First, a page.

Mail to:
Greg Moses

Nonviolence USA:

A website for scholarship
in the theory and practice of nonviolence
in the USA.


(Pages A, B, C, D, E, F, G, H, I, J, K, L, M, N, O, P, Q, R, S)

Reflections conducive to a nonviolent future,
following the massacre of Sept. 11, 2001.

Page S

  • "Even in Vietnam I didn't see anything like this. It's pathetic," said Major Bob Nugent, an Army intelligence officer. This one-sided carnage, this racist mass murder of Arab people, occurred while White House spokesman Marlin Fitzwater promised that the U.S. and its coalition partners would not attack Iraqi forces leaving Kuwait. This is surely one of the most heinous war crimes in contemporary history....

    The massacre of withdrawing Iraqi soldiers violates the Geneva Conventions of 1949, Common Article III, which outlaws the killing of soldiers who are out of combat. The point of contention involves the Bush administration's claim that the Iraqi troops were retreating to regroup and fight again. Such a claim is the only way that the massacre which occurred could be considered legal under international law. But in fact the claim is false and obviously so. The troops were withdrawing and removing themselves from combat under direct orders from Baghdad that the war was over and that Iraq had quit and would fully comply with UN resolutions. To attack the soldiers returning home under these circumstances is a war crime.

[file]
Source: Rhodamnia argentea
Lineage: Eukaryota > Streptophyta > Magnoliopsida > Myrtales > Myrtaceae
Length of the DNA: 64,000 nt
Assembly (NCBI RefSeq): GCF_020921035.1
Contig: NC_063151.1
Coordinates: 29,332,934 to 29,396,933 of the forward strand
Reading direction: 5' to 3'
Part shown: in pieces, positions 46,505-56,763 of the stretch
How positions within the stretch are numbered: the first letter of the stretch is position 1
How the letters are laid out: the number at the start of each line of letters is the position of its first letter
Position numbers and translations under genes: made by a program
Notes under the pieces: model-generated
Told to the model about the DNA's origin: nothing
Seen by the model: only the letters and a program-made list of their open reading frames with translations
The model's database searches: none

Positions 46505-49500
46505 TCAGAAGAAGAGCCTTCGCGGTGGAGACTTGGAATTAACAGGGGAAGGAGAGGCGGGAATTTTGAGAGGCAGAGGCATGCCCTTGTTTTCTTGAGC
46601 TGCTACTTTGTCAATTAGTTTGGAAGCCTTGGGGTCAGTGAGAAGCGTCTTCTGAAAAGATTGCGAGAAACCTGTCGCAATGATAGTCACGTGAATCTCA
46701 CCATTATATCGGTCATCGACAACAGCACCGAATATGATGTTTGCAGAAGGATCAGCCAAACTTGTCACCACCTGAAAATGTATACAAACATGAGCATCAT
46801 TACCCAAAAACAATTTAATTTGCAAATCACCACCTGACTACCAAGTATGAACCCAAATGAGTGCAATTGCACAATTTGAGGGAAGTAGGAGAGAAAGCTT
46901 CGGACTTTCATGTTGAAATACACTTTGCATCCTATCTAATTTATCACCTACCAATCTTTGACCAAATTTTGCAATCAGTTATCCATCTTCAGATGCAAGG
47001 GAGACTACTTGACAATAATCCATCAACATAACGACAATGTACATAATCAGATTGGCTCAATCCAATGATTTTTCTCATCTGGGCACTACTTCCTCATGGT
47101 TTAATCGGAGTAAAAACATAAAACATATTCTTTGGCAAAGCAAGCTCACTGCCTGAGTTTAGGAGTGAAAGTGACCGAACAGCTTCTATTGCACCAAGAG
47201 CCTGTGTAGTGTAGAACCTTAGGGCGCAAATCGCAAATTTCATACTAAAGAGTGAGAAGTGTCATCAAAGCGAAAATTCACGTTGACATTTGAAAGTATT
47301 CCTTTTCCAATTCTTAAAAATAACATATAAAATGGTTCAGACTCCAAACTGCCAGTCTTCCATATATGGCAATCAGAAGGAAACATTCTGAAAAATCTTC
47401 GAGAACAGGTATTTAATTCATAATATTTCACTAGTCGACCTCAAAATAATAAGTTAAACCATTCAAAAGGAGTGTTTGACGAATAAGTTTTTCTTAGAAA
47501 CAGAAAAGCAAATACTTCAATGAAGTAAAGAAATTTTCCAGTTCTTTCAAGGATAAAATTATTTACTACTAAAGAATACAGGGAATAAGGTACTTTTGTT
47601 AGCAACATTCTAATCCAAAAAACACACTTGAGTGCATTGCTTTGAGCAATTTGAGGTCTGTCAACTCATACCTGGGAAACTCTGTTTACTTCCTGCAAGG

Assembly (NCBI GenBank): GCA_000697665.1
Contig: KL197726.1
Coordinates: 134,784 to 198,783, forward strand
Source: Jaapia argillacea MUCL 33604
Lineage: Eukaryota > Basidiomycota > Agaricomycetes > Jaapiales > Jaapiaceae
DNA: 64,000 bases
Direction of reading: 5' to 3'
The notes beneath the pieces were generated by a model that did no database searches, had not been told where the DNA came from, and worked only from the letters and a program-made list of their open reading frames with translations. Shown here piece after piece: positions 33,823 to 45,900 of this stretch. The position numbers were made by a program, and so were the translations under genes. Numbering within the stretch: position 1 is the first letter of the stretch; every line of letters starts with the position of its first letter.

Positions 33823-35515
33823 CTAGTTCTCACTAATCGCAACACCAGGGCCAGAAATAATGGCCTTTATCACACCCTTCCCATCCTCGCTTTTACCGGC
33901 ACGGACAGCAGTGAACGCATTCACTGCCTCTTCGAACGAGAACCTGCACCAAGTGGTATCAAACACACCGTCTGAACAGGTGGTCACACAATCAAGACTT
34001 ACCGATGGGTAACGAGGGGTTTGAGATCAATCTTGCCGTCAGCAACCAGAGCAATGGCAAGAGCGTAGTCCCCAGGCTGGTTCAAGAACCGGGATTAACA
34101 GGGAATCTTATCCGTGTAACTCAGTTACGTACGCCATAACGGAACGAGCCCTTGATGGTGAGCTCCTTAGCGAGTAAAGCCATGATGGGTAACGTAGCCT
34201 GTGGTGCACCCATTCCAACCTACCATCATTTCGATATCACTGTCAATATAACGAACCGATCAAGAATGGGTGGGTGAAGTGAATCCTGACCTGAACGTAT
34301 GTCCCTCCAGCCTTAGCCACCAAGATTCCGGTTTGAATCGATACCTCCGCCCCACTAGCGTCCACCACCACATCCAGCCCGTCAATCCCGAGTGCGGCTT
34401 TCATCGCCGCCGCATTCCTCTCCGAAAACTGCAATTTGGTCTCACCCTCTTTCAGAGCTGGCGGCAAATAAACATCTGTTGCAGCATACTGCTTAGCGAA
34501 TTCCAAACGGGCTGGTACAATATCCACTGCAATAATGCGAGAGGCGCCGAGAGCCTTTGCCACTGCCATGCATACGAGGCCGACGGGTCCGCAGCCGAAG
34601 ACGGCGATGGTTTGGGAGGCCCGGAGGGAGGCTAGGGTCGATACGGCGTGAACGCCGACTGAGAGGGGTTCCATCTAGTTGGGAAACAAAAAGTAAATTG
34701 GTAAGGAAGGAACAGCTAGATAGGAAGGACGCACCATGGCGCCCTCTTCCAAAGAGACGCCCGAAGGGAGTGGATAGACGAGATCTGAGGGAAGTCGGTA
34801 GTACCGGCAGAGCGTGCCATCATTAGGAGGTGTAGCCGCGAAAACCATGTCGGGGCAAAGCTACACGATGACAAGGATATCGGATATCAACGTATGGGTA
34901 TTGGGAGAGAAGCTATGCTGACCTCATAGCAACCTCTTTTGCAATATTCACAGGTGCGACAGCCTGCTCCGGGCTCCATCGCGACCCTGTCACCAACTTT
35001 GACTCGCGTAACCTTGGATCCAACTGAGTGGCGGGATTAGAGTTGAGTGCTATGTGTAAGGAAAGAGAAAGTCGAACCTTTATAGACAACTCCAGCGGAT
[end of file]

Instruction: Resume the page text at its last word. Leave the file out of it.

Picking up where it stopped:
--Joyce Chediac (5/11/1991).

  • Ignorance and misunderstanding of the Middle East and the Islamic world are rife in the United States, and must be addressed by the educational system at all levels. We urge our association’s members to share their expertise about the Middle East, Islam, and the Islamic world with the communities in which they live and work, and to make every effort to communicate their invaluable knowledge and understanding to representatives of the media and to policy makers.
       --Middle Eastern Studies Assn. (9/21/2001).

  • Murabahah can only be used as a mode of financing when the client needs funds to actually purchase some commodities. For example, if the client wants funds to purchase raw material for his factory, the Bank can sell him the raw material on the basis of Murabahah. If however, the funds are required for other purposes, e.g. paying the price for commodities already purchased, electricity bills or staff salaries, Murabahah cannot be effected because Murabahah requires a real sale of commodities, and not merely advancing a loan.
       --Islamic Financing ( Islamic.com).

  • It is the opinion of the author that Islamic finance needs a new paradigm to approach the 21st Century. The main challenges facing Islamic financial institutions are many. Let us highlight a few of them.
       --Dr Saad Al-Harran ( islamic-finance.net).

  • Afghanistan is in ruins after 23 years of war and the situation is about to become more critical for the country’s desperate and war-weary citizens, says Sigurd Hanson, who oversees the International Rescue Committee’s refugee aid programs in Afghanistan and Pakistan.
       --International Rescue Committee (Afghanistan).

  • I urge you to vote AGAINST H.R. 2500 should it emerge from conference committee with amendment S.A. 1562, the Combating Terrorism Act, attached, and to vote against the forthcoming Mobilization Against Terrorism Act a.k.a. Anti-Terrorism Act, the draft Public Safety and Cyber Security Enhancement Act (PSCSEA), and any similar legislation expanding wiretap powers, online monitoring, warrantless pen register or trap and trace authority, censorship, or restrictions on encryption.
       --Sample Letter from the Electronic Frontier Foundation (EFF).